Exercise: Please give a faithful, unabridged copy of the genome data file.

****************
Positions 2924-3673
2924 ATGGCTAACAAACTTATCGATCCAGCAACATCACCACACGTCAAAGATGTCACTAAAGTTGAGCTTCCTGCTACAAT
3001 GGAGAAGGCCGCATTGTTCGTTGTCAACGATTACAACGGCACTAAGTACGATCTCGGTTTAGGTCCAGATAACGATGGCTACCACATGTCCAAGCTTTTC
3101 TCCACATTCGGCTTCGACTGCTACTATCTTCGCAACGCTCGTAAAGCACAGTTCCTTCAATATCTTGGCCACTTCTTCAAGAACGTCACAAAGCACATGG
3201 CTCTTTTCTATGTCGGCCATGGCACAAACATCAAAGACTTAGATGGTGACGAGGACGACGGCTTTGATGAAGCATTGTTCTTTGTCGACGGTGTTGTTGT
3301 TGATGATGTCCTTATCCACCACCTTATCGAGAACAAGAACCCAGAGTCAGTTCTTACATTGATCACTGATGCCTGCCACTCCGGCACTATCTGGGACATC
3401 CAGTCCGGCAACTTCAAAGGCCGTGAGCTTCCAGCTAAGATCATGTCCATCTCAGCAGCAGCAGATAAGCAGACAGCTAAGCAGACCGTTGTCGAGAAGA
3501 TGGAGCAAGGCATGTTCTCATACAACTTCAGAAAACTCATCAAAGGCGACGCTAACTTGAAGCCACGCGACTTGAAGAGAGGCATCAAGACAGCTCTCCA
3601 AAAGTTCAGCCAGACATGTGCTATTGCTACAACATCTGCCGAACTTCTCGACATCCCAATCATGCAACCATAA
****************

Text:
Positions 2924-3673
2924 ATGGCTAACAAACTTATCGATCCAGCAACATCACCACACGTCAAAGATGTCACTAAAGTTGAGCTTCCTGCTACAAT
3001 GGAGAAGGCCGCATTGTTCGTTGTCAACGATTACAACGGCACTAAGTACGATCTCGGTTTAGGTCCAGATAACGATGGCTACCACATGTCCAAGCTTTTC
3101 TCCACATTCGGCTTCGACTGCTACTATCTTCGCAACGCTCGTAAAGCACAGTTCCTTCAATATCTTGGCCACTTCTTCAAGAACGTCACAAAGCACATGG
3201 CTCTTTTCTATGTCGGCCATGGCACAAACATCAAAGACTTAGATGGTGACGAGGACGACGGCTTTGATGAAGCATTGTTCTTTGTCGACGGTGTTGTTGT
3301 TGATGATGTCCTTATCCACCACCTTATCGAGAACAAGAACCCAGAGTCAGTTCTTACATTGATCACTGATGCCTGCCACTCCGGCACTATCTGGGACATC
3401 CAGTCCGGCAACTTCAAAGGCCGTGAGCTTCCAGCTAAGATCATGTCCATCTCAGCAGCAGCAGATAAGCAGACAGCTAAGCAGACCGTTGTCGAGAAGA
3501 TGGAGCAAGGCATGTTCTCATACAACTTCAGAAAACTCATCAAAGGCGACGCTAACTTGAAGCCACGCGACTTGAAGAGAGGCATCAAGACAGCTCTCCA
3601 AAAGTTCAGCCAGACATGTGCTATTGCTACAACATCTGCCGAACTTCTCGACATCCCAATCATGCAACCATAA